The tort of unlawful interference with economic relations has
also been referred to as "interference with a trade or
business by unlawful means", "intentional interference
with economic relations", "causing loss by unlawful
means" or as the Supreme Court of Canada decided in the case
of A.I. Enterprises Ltd. v. Bram Enterprises
Ltd., simply as the "unlawful means" tort.
The 1793 case of Tarleton v. M'Gawley (1793) serves
as an example of the tort: the defendant, the master of a trading
ship, fired its cannons at a canoe that was attempting to trade
with its competitor, the plaintiffs' trading ship, in order to
prevent it from doing so. The plaintiffs were able to recover
damages for the economic injury resulting from the defendant's
wrongful conduct toward third parties (the occupants of the canoe)
which had been committed with the intention of inflicting economic
injury on the plaintiffs.
The unlawful means tort allows a plaintiff to sue a defendant
for economic loss resulting from the defendant's unlawful act
against a third party. In order to found liability to the
plaintiff, the defendant must use unlawful means and the defendant
must intend to harm the plaintiff through the use of the unlawful
means. Important from the A.I. Enterprises Ltd. v. Bram
Enterprises Ltd. case is that the conduct complained-of must
give rise to a civil cause of action by the third party (or would
do so if the third party had suffered loss as a result of that
conduct) before a plaintiff can recover under the
unlawful means tort. If the third party does not suffer a loss, the
plaintiff cannot recover from the defendant on the basis of the
unlawful means tort.
The case in question involved a group of family members who,
through their companies, owned an apartment building. The majority
of them wanted to sell it, but one of them did not. He took a
series of actions to thwart the sale. The result was that the
ultimate sale price was nearly $400,000 less than it otherwise
might have been. When the majority sued to recover this loss, the
main question was whether the dissenting family member and his
company were liable for what the trial judge referred to as the
tort of unlawful interference with economic relations.
The "intentional" aspect of the tort remains despite
the name change. The defendant must intend to cause
economic harm to the plaintiff as an end in itself or the intention
to cause economic harm to the plaintiff. It is the intentional
targeting of the plaintiff by the defendant that justifies
stretching the defendant's liability so as to afford the
plaintiff a cause of action. This would be a factual finding
made by a trial judge.
The main issue before the Supreme Court was what the
"unlawful" component of the tort meant. It held that to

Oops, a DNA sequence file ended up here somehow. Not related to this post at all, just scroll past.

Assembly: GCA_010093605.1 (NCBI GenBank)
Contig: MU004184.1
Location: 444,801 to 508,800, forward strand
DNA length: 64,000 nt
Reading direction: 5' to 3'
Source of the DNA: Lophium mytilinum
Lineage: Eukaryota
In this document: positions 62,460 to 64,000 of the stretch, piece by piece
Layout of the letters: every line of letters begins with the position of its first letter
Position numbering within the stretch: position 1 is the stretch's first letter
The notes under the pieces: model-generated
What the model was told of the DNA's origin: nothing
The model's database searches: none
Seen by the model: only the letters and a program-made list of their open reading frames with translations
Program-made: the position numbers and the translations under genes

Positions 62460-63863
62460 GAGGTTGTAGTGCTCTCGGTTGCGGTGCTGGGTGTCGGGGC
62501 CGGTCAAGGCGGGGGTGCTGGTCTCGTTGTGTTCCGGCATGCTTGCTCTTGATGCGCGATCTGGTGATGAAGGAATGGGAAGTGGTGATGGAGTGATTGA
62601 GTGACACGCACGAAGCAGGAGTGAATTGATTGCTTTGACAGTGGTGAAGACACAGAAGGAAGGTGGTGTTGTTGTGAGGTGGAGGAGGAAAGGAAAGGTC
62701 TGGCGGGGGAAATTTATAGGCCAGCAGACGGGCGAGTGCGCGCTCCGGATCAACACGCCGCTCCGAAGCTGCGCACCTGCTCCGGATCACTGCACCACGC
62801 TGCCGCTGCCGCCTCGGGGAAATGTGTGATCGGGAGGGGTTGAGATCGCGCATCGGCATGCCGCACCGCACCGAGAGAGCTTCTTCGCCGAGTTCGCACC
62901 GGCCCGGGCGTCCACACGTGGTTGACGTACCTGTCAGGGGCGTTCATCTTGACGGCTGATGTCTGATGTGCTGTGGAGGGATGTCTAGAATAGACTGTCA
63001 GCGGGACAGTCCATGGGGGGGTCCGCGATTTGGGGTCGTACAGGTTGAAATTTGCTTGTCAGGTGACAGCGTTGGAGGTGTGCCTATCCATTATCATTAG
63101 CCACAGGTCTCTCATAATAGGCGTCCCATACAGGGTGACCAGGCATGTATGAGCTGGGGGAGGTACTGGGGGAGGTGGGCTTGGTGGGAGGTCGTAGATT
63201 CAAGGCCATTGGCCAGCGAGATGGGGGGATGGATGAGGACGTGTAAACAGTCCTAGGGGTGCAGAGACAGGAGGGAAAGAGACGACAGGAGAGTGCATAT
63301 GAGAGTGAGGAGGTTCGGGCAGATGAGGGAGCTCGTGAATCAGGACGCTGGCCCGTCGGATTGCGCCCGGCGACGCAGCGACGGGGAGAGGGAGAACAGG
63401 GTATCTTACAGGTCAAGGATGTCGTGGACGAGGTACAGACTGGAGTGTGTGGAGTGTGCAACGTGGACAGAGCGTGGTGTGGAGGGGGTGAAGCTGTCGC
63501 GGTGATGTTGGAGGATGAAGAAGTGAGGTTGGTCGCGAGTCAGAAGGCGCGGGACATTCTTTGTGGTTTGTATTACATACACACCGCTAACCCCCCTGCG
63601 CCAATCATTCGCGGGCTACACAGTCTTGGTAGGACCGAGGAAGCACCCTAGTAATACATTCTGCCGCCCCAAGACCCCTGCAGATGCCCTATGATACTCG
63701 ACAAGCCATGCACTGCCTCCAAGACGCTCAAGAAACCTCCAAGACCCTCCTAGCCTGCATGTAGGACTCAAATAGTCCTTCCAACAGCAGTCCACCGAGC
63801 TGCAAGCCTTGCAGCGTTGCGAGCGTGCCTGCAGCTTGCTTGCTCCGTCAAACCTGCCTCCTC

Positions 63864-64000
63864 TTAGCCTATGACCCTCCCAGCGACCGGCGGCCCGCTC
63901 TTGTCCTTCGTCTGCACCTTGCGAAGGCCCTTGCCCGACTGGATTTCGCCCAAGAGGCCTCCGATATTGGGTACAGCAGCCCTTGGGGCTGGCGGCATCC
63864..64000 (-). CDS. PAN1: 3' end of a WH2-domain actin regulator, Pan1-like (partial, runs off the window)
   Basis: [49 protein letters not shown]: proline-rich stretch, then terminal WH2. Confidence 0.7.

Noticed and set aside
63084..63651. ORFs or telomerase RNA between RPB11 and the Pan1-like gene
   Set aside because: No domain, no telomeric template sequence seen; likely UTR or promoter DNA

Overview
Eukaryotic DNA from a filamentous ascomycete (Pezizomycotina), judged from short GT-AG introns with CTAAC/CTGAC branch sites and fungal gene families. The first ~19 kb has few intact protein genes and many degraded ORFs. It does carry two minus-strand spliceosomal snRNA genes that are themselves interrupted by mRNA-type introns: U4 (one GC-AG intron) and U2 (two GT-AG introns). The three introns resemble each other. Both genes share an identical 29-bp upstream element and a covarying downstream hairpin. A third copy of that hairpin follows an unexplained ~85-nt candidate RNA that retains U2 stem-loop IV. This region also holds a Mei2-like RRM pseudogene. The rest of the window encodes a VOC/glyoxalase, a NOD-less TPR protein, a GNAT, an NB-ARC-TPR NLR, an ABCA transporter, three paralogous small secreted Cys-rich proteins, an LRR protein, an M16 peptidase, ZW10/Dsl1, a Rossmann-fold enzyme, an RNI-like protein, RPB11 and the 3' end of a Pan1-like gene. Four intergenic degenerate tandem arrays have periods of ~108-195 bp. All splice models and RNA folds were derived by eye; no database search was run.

be unlawful, the conduct of the defendant would have to be
actionable by the third party if it suffered a loss as a result of
the conduct. If there was no loss, then the conduct would not be
unlawful. The Supreme Court held that there could be no principled
exceptions to this rule on the basis that to allow exceptions would
add unnecessary uncertainty to the tort and to commercial relations
in Canada. To that end, the Supreme Court was informed by past
jurisprudence that held that the law had never recognized a
sweeping right to protection from economic harm and that the common
law had traditionally been reluctant to develop rules about fair
The Supreme Court referred to the fact that the common law in
the Anglo-Canadian tradition had generally promoted legal certainty
for commercial affairs. To found a tort on "commercial
morality" or to impose liability for malicious conduct alone
would not promote legal certainty.
The Supreme Court supported a narrow definition of
"unlawful means". The tort does not seek to create new
actionable wrongs but simply to expand the range of persons who may
sue for harm intentionally caused by existing actionable wrongs to
a third party.
Noteworthy was the court's discussion of the fundamentally
different approach that Quebec's civil law takes to the
problem. Quebec has an "abuse of rights" doctrine that is
rooted in the Civil Code of Québec, which provides
in art. 6 that "[e]very person is bound to exercise his civil
rights in good faith" and in art. 7 that "[n]o right may
be exercised with the intent of injuring another".
The civil law of Quebec goes farther than the Anglo-Canadian
unlawful means tort: under the civil law, liability may be imposed
on the defendant for conduct that is otherwise lawful but which is
done with the intent to injure the plaintiff or in a manner
inconsistent with the social ends of that right.
In the case at hand, however, there was no harm to the third
party, which barred recovery by the plaintiff for its damages.
The content of this article is intended to provide a general
guide to the subject matter. Specialist advice should be sought
about your specific circumstances.
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